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The Financial Services Agency said Wednesday it will allow banks to sell all types of insurance products within three years.

The deregulation is expected to benefit banks, consumers and insurers, despite their opposition to the step, but make life tougher for existing insurance vendors.

Banks will be allowed to sell life and nonlife insurers’ major lineups in whole-life insurance and automobile insurance. The FSA has yet to decide the timing for deregulation of each insurance product.

The FSA since April 2001 has been gradually lifting restrictions on banks’ sales of insurance items. But they so far include only noncore items, such as overseas travel insurance and variable annuity.

Wednesday’s announcement follows recommendations earlier in the day from the Financial System Council, an advisory panel to Prime Minister Junichiro Koizumi. A working group of the council had been studying the issue since January.

The latest decision marks the beginning of the final stage of deregulation concerning insurance product sales by banks.

The FSA hopes the step will allow consumers to buy insurance products more easily, via neighborhood bank branches.

Life and nonlife insurers are expected to increase their contracts by using banking networks nationwide, while banks could receive commissions from insurers by selling insurance products.

Despite the merits, many insurance companies expressed strong opposition to deregulation during a series of Financial System Council discussions. They said banks would force borrower firms to purchase insurance products by using their strong position as creditors.

To allay such concerns, the FSA is studying possible countermeasures, such as prohibiting banks from selling insurance products to borrower firms.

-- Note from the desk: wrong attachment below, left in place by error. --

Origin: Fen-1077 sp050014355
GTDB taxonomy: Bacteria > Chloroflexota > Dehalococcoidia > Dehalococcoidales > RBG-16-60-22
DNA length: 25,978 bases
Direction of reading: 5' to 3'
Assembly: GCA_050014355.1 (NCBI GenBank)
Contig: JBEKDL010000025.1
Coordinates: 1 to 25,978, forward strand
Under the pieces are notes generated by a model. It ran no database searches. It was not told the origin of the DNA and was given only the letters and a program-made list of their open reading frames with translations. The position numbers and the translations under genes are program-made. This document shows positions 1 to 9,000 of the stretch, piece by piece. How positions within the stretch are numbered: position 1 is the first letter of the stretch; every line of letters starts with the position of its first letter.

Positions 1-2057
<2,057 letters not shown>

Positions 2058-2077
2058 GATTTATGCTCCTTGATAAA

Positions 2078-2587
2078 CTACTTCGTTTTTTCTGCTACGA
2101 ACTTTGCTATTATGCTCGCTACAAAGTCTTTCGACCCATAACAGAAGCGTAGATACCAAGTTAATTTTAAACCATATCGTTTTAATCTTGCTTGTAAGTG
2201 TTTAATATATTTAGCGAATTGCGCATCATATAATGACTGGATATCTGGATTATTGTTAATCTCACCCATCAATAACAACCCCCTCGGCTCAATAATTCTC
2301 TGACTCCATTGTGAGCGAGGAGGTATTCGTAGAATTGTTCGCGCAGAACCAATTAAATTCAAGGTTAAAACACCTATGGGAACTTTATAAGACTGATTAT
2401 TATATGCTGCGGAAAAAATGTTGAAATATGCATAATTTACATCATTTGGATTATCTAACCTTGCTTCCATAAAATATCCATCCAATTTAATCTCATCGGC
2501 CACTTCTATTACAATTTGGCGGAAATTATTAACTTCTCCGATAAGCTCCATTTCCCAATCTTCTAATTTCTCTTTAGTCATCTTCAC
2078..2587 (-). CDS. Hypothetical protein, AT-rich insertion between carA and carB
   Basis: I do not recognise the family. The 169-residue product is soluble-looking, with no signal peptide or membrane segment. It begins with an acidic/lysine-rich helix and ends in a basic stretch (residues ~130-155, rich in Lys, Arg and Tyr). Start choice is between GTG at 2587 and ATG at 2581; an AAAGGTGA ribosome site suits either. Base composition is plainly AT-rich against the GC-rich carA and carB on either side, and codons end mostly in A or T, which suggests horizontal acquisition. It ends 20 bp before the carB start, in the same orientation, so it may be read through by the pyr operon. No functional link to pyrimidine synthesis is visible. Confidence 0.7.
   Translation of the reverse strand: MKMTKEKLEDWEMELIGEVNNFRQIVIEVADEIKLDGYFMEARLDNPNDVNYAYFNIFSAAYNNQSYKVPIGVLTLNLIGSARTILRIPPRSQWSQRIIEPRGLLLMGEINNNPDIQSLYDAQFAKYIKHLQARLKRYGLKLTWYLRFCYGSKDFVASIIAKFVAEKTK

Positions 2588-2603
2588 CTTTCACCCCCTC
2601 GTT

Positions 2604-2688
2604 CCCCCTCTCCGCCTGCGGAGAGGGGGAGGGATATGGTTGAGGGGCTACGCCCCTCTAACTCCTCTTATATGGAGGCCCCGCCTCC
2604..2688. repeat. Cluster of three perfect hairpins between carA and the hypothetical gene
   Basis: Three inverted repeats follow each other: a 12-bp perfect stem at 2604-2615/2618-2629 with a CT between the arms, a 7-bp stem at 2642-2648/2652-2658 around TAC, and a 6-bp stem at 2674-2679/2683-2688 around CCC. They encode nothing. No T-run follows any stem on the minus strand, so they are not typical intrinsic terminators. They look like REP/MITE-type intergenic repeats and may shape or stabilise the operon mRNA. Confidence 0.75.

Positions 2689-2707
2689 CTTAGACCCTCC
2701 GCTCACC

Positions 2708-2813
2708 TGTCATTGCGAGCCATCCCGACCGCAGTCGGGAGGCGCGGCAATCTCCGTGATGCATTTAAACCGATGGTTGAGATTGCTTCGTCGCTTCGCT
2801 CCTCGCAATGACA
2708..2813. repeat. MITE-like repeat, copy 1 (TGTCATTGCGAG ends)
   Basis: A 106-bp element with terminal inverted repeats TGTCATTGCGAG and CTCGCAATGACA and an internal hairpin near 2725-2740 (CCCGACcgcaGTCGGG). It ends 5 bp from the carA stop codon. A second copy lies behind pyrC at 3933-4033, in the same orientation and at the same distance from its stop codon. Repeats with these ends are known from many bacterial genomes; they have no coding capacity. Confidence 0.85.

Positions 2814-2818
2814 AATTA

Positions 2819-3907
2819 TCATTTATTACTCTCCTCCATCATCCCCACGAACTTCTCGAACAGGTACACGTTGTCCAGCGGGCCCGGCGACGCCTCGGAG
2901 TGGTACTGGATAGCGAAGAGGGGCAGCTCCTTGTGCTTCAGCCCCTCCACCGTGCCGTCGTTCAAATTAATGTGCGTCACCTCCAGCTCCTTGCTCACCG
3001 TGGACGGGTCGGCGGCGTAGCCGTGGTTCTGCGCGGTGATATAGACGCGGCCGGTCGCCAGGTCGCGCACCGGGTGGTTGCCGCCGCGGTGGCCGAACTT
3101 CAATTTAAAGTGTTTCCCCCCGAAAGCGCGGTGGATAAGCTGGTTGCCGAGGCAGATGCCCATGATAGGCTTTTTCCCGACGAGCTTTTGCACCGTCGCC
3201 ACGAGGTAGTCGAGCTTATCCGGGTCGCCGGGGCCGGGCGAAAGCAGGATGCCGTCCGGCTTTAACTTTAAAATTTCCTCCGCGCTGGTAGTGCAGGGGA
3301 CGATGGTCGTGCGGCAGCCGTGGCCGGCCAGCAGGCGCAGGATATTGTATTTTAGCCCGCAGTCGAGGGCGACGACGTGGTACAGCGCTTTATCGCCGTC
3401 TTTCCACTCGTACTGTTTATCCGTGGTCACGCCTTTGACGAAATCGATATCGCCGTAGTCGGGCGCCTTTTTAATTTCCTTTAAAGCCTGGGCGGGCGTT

Another idea being floated is that the FSA should ask banks to set up call centers to cope with complaints over insurance products.

Haruhiko Urushibata, a senior consultant specializing in financial services at Nomura Research Institute, said life and nonlife insurers were concerned that banks could control the sales strategies of insurance products by using their strong sales channels.

Banks’ selling accounts for about 75 percent of the nation’s 2 trillion yen variable annuity market, which was deregulated in 2002, Urushibata said.

While opposing all-out deregulation, many insurance companies have already forged closer ties with banks to increase sales of noncore items, said Masato Hirose, another senior consultant at Nomura Research Institute.

The deregulation debate placed insurers under pressure from their sales agents, who would face tough competition with banks, Hirose said.

Now that the FSA has made its decision, however, insurers will probably start reducing the number of contract-based sales agents and sales staff to avoid channel conflicts with banking networks, he said.

“The deregulation would drastically change the current sales system of insurers by shifting sales channels from contract-based agents to banks,” he said.

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